@CliffordK -

    I don't have the balance to reliably ride a two wheel bike. I've made numerous attempts, thinking perhaps it was just a matter of not having learned as it was assumed I couldn't do it, and even if I can manage to stay upright, I can't turn or adapt at all without kissing pavement. I think, in an indoor setting, I could possibly learn to ride a bike (where the ground was level and everything was a series of straight lines) but that's impractical for the world at large.

    With regards to the type of trike, I'm open to various types and possibilities. I've looked at quads and 'Irish Mail' styles, but felt that perhaps a more traditional trike or a recumbent would be a better balance of the stability, mobility and storage needs that I face - while there's no doubt as to the stability of a quad, it'd also be basically impossible for me to store inside my home, and I don't have a garage or shed. I haven't seriously considered a velomobile at all, the cost seems prohibitive and I'm looking for a utilitarian vehicle, not a speedster.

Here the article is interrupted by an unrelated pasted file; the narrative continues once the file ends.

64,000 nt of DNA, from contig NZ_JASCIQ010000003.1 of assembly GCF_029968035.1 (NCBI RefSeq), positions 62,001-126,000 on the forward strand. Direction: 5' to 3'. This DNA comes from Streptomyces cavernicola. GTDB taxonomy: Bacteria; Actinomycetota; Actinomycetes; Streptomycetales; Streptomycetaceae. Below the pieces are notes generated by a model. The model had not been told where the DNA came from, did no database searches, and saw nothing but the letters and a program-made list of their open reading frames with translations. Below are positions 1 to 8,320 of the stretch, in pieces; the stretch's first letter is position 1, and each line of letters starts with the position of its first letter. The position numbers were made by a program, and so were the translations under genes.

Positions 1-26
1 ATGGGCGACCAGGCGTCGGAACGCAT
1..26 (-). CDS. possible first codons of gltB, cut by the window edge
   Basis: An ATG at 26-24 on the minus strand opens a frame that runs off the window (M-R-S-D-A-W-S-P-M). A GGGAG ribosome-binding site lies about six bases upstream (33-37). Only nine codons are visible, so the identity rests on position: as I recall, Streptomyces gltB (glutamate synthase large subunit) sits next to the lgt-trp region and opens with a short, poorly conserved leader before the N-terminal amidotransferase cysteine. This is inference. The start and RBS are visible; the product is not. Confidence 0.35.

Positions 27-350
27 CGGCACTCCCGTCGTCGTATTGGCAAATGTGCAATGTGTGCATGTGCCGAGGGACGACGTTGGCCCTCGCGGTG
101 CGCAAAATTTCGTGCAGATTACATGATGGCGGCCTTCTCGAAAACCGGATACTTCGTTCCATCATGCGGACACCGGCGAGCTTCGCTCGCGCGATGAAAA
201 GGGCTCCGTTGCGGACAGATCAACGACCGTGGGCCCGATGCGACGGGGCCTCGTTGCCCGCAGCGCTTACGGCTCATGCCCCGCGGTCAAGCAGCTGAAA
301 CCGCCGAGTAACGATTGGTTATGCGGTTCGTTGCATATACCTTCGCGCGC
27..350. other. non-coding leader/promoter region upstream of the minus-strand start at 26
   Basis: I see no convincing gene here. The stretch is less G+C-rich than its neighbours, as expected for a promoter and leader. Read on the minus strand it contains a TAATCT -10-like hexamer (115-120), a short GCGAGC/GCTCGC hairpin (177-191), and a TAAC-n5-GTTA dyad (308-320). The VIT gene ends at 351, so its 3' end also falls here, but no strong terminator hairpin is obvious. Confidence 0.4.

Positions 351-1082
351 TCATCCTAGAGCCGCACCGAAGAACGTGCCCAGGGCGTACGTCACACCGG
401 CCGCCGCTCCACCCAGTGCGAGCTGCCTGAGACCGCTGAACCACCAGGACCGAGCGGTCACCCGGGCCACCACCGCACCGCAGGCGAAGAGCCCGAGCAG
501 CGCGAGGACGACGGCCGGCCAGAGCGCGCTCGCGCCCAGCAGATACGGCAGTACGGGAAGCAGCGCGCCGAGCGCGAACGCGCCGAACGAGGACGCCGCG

It's good to know that the upright is probably the least stable option, though. It might come down to that, when making my final choice. I do not have issue getting into or out of most things, though getting straight off the ground is a bit hard, that's not really going to be a consideration in any of the styles I'm considering. I would have thought the delta had more stability than the tadpole, though. Am I mistaken?

    @Sixty Fiver -

    Wonderful news, I hope to hear from you regarding my options. It'll be wonderful to have someone in the city who'll know what sort of environment I'll be facing, as well as helping me cross off the 'where do I shop?' part of my list.

    @10 Wheels

    I'm glad to know that such as he are out there! Makes my situation seem small potatoes.
    --

    I hope to hear from any and all who've something to contribute on the topic - I've still got a lot of research to do.

    Regards,
    Tryke

  6. #6